The Twelve Days of Christmas - some seasonal VAT advice


Nigel Roberts

Nigel Roberts

VAT Director

06 December 2021


This time of year often throws up some tricky tax issues as our clients push to close things off before the holidays. We thought we’d share this exchange between our VAT team and a long-standing client looking for some uniquely seasonal advice.

“Dear JC VAT team

I wonder if I could ask you to help with the following. To celebrate a wonderful year with a new friend, I’m looking to put together a VERY special series of gifts over the next twelve days. As a conscientious taxpayer, I want to make sure I fully understand the VAT consequences – can you advise by return?

Yours festively

M I Truelove”

 

"Dear Mr Truelove

Thank you for your letter – I am happy to advise on the VAT treatment of your truly unique Christmas gift. Whilst I understand that each gift will be provided on several successive days, for simplicity’s sake I have considered each gift only once.

On the first day
Partridges are generally accepted as edible, so this should be zero-rated. The same treatment should apply to the pear tree, unless it is ornamental, in which case VAT will apply. Of course, if you are sending your friend a warm take-away partridge, it will be standard rated, unless they eat in, in which case the special reduced rate for hospitality may apply. I’m sure that’s clear….

On the second day
I’m not sure whether turtle doves are normally eaten in the UK – perhaps you could confirm whether your friend regularly dines on them? HMRC do treat racing pigeons as standard rated and I would be inclined to apply the same treatment here.

On the third day
I note that the hens are French. You should at all costs avoid registering for VAT in France, as the rules are even more complicated than ours. You should also consider the impact of Brexit – I would be happy to advise, but it keeps changing. Don’t forget the new rules on importing animal products….

On the fourth day
I’m afraid I’m unclear as to what a calling bird is but would refer you to my earlier comments on racing pigeons. It may be that you intend to give your friend the gift of digital birdsong – if this is the case I would be happy to advise separately and at great length and complexity on the place of supply rules for digital services.

On the fifth day
Don’t give gold. The VAT treatment of gold is nightmare – it could be anything and you’ll probably get it wrong, incurring substantial penalties. If your friend wants something shiny, I’d suggest stainless steel. Or aluminium. Anything but gold.

On the sixth day
Zero-rated if they’re edible geese, although six is a lot – is your friend an Olympic weightlifter? Standard rated if they’re those big hissy geese people keep instead of guard dogs. The eggs will be zero-rated, assuming they’re edible – perhaps you could confirm?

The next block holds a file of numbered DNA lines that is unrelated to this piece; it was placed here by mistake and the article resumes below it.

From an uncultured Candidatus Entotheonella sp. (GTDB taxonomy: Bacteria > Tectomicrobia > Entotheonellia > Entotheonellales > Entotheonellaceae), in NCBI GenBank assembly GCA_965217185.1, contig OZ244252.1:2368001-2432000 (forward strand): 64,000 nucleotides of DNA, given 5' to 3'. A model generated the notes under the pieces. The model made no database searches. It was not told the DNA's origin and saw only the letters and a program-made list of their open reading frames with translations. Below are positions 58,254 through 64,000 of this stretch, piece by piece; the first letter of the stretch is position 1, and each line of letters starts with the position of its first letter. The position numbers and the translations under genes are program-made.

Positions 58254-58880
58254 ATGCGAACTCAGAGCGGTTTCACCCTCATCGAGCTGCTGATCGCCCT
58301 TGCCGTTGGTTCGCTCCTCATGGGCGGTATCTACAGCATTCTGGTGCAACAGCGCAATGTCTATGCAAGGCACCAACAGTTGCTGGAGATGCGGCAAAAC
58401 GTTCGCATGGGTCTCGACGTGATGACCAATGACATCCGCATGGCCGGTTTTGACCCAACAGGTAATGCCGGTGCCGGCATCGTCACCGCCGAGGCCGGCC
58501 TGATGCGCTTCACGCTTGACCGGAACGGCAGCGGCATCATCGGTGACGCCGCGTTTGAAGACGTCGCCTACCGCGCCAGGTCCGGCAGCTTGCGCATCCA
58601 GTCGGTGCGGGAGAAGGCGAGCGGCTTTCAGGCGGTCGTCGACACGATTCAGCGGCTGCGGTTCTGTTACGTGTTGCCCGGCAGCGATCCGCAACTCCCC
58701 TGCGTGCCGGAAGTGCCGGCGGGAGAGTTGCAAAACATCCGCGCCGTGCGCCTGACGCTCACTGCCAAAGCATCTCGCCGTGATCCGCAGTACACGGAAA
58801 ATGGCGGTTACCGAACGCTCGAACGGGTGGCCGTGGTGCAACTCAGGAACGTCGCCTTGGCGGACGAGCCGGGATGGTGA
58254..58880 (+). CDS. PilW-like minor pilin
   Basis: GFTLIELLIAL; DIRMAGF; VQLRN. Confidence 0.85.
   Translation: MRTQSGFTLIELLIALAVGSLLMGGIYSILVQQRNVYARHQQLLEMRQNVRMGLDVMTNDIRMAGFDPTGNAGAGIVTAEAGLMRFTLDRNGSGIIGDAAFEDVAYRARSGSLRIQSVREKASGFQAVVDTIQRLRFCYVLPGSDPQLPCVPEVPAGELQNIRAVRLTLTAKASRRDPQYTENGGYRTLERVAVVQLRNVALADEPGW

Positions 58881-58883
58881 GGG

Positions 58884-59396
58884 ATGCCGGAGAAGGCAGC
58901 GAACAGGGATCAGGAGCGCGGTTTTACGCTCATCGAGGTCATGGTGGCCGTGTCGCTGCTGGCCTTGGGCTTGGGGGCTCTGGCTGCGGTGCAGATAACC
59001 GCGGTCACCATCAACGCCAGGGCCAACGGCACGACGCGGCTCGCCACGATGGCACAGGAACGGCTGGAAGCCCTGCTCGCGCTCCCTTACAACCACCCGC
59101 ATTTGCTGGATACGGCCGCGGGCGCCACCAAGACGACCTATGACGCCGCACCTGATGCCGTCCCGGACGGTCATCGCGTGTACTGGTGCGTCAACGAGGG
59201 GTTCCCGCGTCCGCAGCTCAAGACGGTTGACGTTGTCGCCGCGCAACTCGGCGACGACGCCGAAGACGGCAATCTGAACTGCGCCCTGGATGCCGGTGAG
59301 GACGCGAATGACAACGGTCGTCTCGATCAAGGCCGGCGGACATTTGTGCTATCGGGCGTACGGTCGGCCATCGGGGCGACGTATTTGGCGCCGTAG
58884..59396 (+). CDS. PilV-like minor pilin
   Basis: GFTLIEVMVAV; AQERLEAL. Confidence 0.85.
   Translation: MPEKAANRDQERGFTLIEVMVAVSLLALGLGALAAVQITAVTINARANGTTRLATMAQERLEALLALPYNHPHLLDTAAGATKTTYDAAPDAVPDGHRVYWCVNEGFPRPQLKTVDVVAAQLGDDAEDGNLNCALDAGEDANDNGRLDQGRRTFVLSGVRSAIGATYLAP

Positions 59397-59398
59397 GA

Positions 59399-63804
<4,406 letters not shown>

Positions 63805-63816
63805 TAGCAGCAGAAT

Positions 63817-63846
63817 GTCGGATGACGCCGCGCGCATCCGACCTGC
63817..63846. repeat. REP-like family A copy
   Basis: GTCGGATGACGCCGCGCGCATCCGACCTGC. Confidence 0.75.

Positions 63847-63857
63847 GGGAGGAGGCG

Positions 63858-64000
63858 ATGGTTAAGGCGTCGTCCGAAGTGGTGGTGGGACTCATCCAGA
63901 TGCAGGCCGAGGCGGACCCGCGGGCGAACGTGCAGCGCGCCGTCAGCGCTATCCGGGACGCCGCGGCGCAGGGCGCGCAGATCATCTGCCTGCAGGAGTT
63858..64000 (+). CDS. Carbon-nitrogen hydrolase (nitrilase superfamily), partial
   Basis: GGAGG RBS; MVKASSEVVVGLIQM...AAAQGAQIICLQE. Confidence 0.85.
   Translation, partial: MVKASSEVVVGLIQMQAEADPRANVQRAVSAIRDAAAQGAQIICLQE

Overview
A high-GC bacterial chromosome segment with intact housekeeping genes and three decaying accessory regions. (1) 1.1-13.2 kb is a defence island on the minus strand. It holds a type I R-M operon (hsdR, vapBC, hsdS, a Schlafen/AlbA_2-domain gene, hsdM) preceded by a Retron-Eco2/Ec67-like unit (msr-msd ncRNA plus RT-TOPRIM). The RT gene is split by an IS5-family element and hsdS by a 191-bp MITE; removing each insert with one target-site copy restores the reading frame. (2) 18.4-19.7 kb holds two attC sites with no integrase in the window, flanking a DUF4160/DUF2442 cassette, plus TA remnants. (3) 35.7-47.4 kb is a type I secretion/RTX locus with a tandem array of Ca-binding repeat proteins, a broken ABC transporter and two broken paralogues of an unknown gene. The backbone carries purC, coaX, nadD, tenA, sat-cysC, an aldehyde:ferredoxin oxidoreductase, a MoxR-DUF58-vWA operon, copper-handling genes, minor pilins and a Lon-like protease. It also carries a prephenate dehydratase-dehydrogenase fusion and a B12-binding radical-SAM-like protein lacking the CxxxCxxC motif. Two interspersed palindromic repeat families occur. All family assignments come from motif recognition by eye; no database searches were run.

On the seventh day
I think it’s now illegal to eat swans, so I’m going with standard rated on this one. You may also want to provide a pond for them to go a-swimming in – standard rated unless provided as part of a new build house, when it could be zero-rated. A very generous gift, but a VAT saving on the pond. At least the water will be zero-rated, unless it’s from a bottle – but that could cost you a lot in plastic packaging tax.

On the eighth day
A tricky one, this. A supply of maids is a standard rated supply of staff, but the milking introduces the possibility of a mixed liability supply or even zero-rating. You might also want to consider the agricultural flat rate scheme – but not for long, or you’ll fall asleep.

On the ninth day
Will the ladies be providing your friend with dance training, like on Strictly? If not, you may wish to consider this option as it introduces the possibility of VAT exemption and a very worthwhile tax saving.

On the tenth day
'Lord leaping' sounds like a sporting activity, although I’m not sure it is currently on HMRC’s list of approved sports for VAT exemption. It may be worthwhile applying for a clearance as I would imagine the cost of ten leaping lords for three days is considerable.

On the eleventh dayI
’m not clear whether the pipes referred to here are musical or industrial. If the latter, my colleagues in Aberdeen have considerable experience in advising on the VAT and Customs Duty implications of supplying pipes to the offshore industry. If this is relevant, perhaps you could also confirm whether your friend resides on a fixed or floating rig, inside or outside the 12 mile limit?

On the twelfth day
The place of supply rules for cultural services are horribly complex – could you confirm where the drummers are from, where they will be drumming and whether your friend is carrying on any form of economic activity? I can then have a go at advising on the correct VAT treatment. Things have gotten worse since Brexit of, course – we’ll need to think about the new One Stop Shop rules… but only after a few glasses of Port.

I trust this is helpful in setting out the VAT treatment of your extraordinary gifts to your friend. Please do let me know if we can be of further assistance?

Yours seasonally

Nigel
The JC VAT team"

 

"Dear JC VAT team

Thank you for your letter regarding the VAT treatment of my proposed gifts to my friend. I must admit, I hadn’t realised things would be so complex – I thought VAT was a simple tax…

After due consideration, I’ve decided to get my friend an Amazon voucher this year. I’m sure it’s what they really want.

Have a wonderful Christmas.

Yours confusedly

M I Truelove"